Julia Shudrik

Julia Shudrik

Journalist, News Sub Editor at finbuzz.com
Financially savvy content manager, a writer by day and a reader by night. Julia's passion for helping people in online marketing flows through in the expertise area she provides. As a Certified Management Accountant Holding several certificates from international universities, Julia completed a “Principles of Project Management certificate from Polytechnic West in October 2013.
Julia Shudrik

Foreign exchange trader Alex Hope got his term of imprisonment prolonged after failing at catching up a confiscation order.

City fraudster who scammed £5.5m out of 100 investors plead guilty to defrauding investors at the hearing at Southwark Crown Court on 12 February.  Alex Hope was ordered to pay back £2.7 million of the £5 million he made from investors in an unauthorised investment scheme.

Hope was given until 12 May to pay £166,696 fees, however, according to information released by the Financial Conduct Authority, he paid only paid £1,000 of the total amount required.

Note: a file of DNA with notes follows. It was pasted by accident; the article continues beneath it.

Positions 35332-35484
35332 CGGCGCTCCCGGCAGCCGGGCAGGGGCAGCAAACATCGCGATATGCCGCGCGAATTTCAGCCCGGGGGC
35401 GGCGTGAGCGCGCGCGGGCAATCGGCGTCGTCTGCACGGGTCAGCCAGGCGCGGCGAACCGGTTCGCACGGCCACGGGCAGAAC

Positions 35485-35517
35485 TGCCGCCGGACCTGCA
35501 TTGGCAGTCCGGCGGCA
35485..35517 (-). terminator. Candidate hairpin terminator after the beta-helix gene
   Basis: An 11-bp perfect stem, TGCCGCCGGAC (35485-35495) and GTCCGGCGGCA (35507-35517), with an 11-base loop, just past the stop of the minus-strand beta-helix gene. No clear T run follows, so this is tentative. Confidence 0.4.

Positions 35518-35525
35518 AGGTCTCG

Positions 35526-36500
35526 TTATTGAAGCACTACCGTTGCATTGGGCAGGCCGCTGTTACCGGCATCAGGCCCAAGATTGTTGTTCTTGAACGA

The additional judicial order is to prolong the term of imprisonment making it a 7-year sentence, which was initially presented to Hope on 30 January 2015.

He was accused of defrauding around a hundred investors with a total amount of £5.5 million invested in a collective investment scheme he was running without authorisation.

Hope assured the investors the funds would be utilised for generating substantial returns through investments in foreign exchange markets.

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It was later uncovered that only 12% of the sum received from investors was ever used in treading, the rest of the sum was hidden in his trading accounts.

Hope received the nickname ‘Champagne fraudster’ when it was discovered that at the peak of leading his lavish lifestyle, he spent £200,000 on a single round of drinks, including a £125,000 double Nebuchadnezzar bottle of champagne.

An inquiry into the scheme made by the financial watchdog discovered that £2.65 million was kept in ‘frozen’ accounts controlled by Hope, which he was obliged to return to investors.

However, a formidable proportion of the remainder was spent splashing out on luxuries, which includes expensive presents to friends and family members.

Under the Proceeds of Crime Act 2002 the value of expensive gifts can be defrayed and the court obliged Mr Hope to pay the sum covering the value of the gifts received by his friends and family members.

Mark Steward, an FCA director of enforcement and market oversight, commented the following on the matter: ‘The FCA will continue to make sure wrongdoers do not profit from their crimes at the expense of victims.  Confiscation orders cannot be ignored and will be enforced.

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